iowaThe chart above shows the history of market quotes for the Iowa Electronic Markets contract “2014 Senate Control Market” back to January 2013. Between January and June 2013, the odds for the Democrats to lose control of the Senate after the November 2014 mid-term elections were only about 20%, and were as low as 15% in May 2013 (see red line in chart). After a lot of volatility in the second half of last year, the odds of the Democrats losing the Senate increased and stabilized at around 60% between March and July of 2014, before gradually rising over the last three months to the current all-time contract high of 94.8% this week.

Carpe Diem

If only 12% of campus sexual assaults get reported, then only 1 in 32 women at Ohio State are sexually assaulted, not 1 in 5

Assuming that only 12% of campus sexual assaults at OSU are reported.

osuAssuming that 1 in 5 women at OSU are assaulted over 4 years.


In May, I wrote a CD post titled “Using White House claim of under-reporting, only 1 in 34 women at Ohio State are sexually assaulted, not 1 in 5.” The analysis in that post was used by syndicated columnist George Will in an op-ed (“Colleges become the victims of progressivism“) that appeared in several hundred papers around the country, including the Washington Post on June 6. Here’s George Will’s reference to my May 9 blog post:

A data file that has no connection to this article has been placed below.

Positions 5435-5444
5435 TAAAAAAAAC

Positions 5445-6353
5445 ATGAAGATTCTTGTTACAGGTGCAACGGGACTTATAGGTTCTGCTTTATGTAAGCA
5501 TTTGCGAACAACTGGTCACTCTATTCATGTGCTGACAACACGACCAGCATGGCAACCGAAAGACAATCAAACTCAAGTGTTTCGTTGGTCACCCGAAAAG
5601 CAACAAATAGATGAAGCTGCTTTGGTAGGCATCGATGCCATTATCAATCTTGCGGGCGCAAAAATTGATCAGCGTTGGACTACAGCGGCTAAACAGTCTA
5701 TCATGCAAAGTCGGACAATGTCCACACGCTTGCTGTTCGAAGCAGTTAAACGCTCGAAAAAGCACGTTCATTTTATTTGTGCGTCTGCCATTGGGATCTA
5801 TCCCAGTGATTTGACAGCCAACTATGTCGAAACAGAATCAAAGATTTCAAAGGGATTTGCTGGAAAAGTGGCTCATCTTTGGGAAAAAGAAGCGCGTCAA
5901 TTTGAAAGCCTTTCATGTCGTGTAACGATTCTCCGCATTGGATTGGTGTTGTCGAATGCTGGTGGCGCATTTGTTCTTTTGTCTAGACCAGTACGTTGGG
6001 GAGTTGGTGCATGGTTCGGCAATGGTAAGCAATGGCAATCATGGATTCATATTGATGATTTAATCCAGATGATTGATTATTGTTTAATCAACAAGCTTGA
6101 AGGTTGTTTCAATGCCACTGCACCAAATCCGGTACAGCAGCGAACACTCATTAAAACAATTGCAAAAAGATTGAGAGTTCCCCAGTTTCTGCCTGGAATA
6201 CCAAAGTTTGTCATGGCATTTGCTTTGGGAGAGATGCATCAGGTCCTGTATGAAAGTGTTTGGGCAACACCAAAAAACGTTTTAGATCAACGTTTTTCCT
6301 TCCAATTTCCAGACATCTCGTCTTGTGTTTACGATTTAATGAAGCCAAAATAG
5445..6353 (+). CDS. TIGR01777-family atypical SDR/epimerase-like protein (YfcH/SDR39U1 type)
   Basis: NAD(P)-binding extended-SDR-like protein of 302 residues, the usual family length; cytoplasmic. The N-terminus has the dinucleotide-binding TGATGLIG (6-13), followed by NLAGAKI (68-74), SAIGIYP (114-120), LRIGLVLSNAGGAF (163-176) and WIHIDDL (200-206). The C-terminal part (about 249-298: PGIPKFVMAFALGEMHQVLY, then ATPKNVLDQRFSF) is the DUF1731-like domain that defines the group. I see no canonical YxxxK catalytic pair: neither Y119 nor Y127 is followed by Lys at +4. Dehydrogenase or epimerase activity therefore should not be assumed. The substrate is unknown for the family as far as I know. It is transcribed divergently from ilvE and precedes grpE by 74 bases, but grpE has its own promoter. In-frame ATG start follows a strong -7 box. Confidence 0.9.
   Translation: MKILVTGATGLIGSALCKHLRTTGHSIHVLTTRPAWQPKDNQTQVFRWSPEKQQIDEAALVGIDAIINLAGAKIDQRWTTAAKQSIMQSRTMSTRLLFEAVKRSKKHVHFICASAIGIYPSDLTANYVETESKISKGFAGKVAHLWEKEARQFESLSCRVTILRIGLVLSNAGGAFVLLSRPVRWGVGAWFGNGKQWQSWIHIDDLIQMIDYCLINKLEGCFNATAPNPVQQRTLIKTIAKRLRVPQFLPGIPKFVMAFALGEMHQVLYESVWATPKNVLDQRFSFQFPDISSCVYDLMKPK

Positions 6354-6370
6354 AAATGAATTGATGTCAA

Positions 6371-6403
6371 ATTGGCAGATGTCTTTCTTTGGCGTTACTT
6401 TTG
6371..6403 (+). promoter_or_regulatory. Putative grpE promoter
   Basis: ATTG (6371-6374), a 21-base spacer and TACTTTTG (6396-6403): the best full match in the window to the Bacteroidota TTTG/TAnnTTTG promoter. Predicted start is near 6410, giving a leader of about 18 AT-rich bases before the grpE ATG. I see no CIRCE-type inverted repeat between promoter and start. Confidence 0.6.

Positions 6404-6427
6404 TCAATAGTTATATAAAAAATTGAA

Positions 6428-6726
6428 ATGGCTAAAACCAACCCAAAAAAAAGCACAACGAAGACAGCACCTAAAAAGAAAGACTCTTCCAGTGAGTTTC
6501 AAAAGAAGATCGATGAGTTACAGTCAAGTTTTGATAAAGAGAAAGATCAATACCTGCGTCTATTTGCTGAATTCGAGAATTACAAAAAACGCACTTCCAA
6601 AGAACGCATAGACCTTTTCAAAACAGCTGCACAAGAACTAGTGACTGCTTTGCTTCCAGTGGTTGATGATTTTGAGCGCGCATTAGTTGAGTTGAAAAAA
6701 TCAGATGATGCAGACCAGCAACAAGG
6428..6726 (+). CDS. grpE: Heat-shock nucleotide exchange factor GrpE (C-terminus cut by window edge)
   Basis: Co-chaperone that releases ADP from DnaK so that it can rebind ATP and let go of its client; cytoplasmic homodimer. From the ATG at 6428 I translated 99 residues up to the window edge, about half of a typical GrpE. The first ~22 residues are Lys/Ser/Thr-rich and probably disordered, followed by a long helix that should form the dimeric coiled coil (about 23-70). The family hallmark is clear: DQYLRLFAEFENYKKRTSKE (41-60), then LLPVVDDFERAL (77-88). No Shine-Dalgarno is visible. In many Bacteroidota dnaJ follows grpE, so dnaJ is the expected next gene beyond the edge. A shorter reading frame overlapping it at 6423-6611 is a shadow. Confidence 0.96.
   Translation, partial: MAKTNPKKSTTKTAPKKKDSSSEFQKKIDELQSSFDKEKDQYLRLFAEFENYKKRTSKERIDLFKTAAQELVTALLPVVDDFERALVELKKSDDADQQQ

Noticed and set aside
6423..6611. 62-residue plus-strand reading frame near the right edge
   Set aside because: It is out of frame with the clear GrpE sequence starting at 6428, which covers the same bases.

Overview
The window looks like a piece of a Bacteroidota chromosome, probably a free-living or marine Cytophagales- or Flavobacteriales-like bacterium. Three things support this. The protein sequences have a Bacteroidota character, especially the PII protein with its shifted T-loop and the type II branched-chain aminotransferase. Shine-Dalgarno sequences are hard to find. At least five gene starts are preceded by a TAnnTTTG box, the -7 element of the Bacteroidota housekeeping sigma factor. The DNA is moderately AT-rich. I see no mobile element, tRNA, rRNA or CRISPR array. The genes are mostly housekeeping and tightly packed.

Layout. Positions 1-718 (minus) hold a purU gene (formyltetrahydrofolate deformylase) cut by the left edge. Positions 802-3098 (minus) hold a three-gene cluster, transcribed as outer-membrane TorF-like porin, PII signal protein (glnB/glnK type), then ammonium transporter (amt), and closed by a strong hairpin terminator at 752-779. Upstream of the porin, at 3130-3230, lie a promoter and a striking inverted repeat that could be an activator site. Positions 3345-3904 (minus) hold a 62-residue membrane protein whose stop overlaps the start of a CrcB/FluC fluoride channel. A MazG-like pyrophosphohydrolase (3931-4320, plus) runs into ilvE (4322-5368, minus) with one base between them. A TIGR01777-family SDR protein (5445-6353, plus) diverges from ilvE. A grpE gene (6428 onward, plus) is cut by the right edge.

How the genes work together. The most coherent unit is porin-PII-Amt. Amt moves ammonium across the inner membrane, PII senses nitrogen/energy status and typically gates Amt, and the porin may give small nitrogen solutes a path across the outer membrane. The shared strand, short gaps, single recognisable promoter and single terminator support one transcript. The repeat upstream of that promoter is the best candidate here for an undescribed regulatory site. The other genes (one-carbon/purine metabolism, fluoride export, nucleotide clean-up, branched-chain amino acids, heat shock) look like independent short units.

The administration’s crucial and contradictory statistics are validated the usual way, by official repetition; Joe Biden has been heard from. The statistics are: One in five women is sexually assaulted while in college, and only 12 percent of assaults are reported. Simple arithmetic demonstrates that if the 12 percent reporting rate is correct, the 20 percent assault rate is preposterous. Mark Perry of the American Enterprise Institute notes, for example, that in the four years 2009 to 2012 there were 98 reported sexual assaults at Ohio State. That would be 12 percent of 817 total out of a female student population of approximately 28,000, for a sexual assault rate of approximately 2.9 percent — too high but nowhere near 20 percent.